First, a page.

So many contenders in the novel coronavirus vaccine lineup, so little time. One of the entrants in the densely populated field is Sorrento Therapeutics (NASDAQ:SRNE). Up over 130% year-to-date, SRNE stock reflects investors’ enthusiasm for vaccine plays.
Down 60% from its previous high, Sorrento stock also reflects the risks of vaccine investing, pandemic or not.
Something else investors should acknowledge is that for the week ending Oct. 15, Sorrento lost 7%. That occurred over a time frame in which a slew of large, well-heeled pharmaceuticals companies reported struggles in their Covid-19 vaccine trials.
That’s confirmation that vaccine stocks are getting correlated with each other. It’s also a reminder that if companies such as Johnson & Johnson (NYSE:JNJ), AstraZeneca (NYSE:AZN) and Eli Lilly and Company (NYSE:LLY), among others, are encountering difficulties in developing a Covid-19 vaccine, it stands to reason smaller entities like Sorrento can and will find the footing equally difficult.
Why Risks Abound with SRNE
On the surface, one bit of good news with Sorrento is that it has a pipeline, including cancer and pain management treatments. Those could be potential diversifiers for the company should its coronavirus vaccine efforts not bear fruit.
However, Sorrento doesn’t have a deep history of clinical success. And speaking of its vaccine plans, it’s got a lot of pots on its stove on the moment. Meaning, as is the case with some other contenders in the Covid-19 vaccine race, Sorrento lacks a singular focus. Sorrento is a much larger company, but between the lack of clinical success and multiple vaccine irons in the fire, there are parallels with a name like iBio (NYSEAMERICAN:IBIO), a company with multiple vaccines ideas that have yet to bear fruit.
It’s not an apples-to-apples comparison because Sorrento is engaged on three coronavirus-fighting fronts: Testing, therapeutics and vaccines. In a normal operating environment, that would be a plus, but 2020 isn’t normal. Other companies are proving adept at testing, meaning a vaccine is the name of the game. That’s how airlines fly at fuller capacity. It’s how kids go back to school. It’s how Disneyland reopens.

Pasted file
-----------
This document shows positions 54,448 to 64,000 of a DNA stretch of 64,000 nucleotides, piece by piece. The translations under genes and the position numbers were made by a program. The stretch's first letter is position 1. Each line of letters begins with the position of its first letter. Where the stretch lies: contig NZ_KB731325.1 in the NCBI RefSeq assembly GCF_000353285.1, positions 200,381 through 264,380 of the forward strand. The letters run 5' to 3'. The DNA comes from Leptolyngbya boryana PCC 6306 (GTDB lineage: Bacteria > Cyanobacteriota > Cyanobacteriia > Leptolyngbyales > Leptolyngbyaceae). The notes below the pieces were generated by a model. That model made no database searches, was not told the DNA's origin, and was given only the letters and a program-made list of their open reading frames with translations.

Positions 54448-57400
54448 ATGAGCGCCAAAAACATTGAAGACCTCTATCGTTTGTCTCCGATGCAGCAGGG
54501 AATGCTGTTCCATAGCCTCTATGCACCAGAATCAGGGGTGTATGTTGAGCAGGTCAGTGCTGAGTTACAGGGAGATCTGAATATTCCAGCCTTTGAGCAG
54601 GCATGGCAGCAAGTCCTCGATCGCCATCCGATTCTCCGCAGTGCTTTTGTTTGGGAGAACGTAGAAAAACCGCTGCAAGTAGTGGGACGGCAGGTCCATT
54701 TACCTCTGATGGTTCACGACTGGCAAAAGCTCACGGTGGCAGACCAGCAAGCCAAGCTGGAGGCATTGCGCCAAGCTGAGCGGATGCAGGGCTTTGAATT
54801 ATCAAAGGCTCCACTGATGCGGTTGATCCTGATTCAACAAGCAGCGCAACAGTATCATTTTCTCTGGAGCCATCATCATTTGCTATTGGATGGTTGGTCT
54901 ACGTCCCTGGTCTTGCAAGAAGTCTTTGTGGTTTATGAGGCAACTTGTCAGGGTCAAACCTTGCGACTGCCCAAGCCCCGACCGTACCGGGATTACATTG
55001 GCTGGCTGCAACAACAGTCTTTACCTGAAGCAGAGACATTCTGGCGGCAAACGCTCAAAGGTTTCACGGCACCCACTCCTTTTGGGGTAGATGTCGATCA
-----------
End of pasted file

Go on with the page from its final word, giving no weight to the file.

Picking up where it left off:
On that note, Sorrento faces another iBio-esque problem: It’s running low on time because its vaccine candidate, T-VIVA-19, isn’t in a clinical trial. To be fair, its Abivertinib therapeutic is in Phase 2 trials, but on its current trajectory, T-VIVA-19 could be more than away from regulatory approvals and that’s just not going to cut it.
All of this is important because 11 Covid-19 vaccines are in Phase-3 trials while another 15 are at the Phase 2 stage. Translation: Sorrento is pretty far behind the eight ball here.
Sorrento faces other challenges, including some investors not being keen on the compensation package proposed for CEO Henry Ji. Ji’s pay would be tied to Sorrento’s market capitalization, meaning that if that metric jumps to $5 billion, the CEO would get 25 million shares.
Two major shareholders oppose the idea. In theory, tying an executive’s compensation to market value increases aligns his or her interests with those of shareholders. However, there’s a matter of optics at play here.
That proposal was revealed in August when SRNE stock had a market capitalization of $4.6 billion. Interesting time to propose the award of 25 million shares to a CEO when the stock needs to gain less than 10% to trigger the prize.
As of Oct. 15, Sorrento is a $2.1 billion stock. Perhaps if the market value more than doubles, Ji does deserve a big payday, but it’s going to take a big, positive surprise on the vaccine to make such a move even remotely possible.
On the date of publication, Todd Shriber did not have (either directly or indirectly) any positions in any of the securities mentioned in this article.
Todd Shriber has been an InvestorPlace contributor since 2014.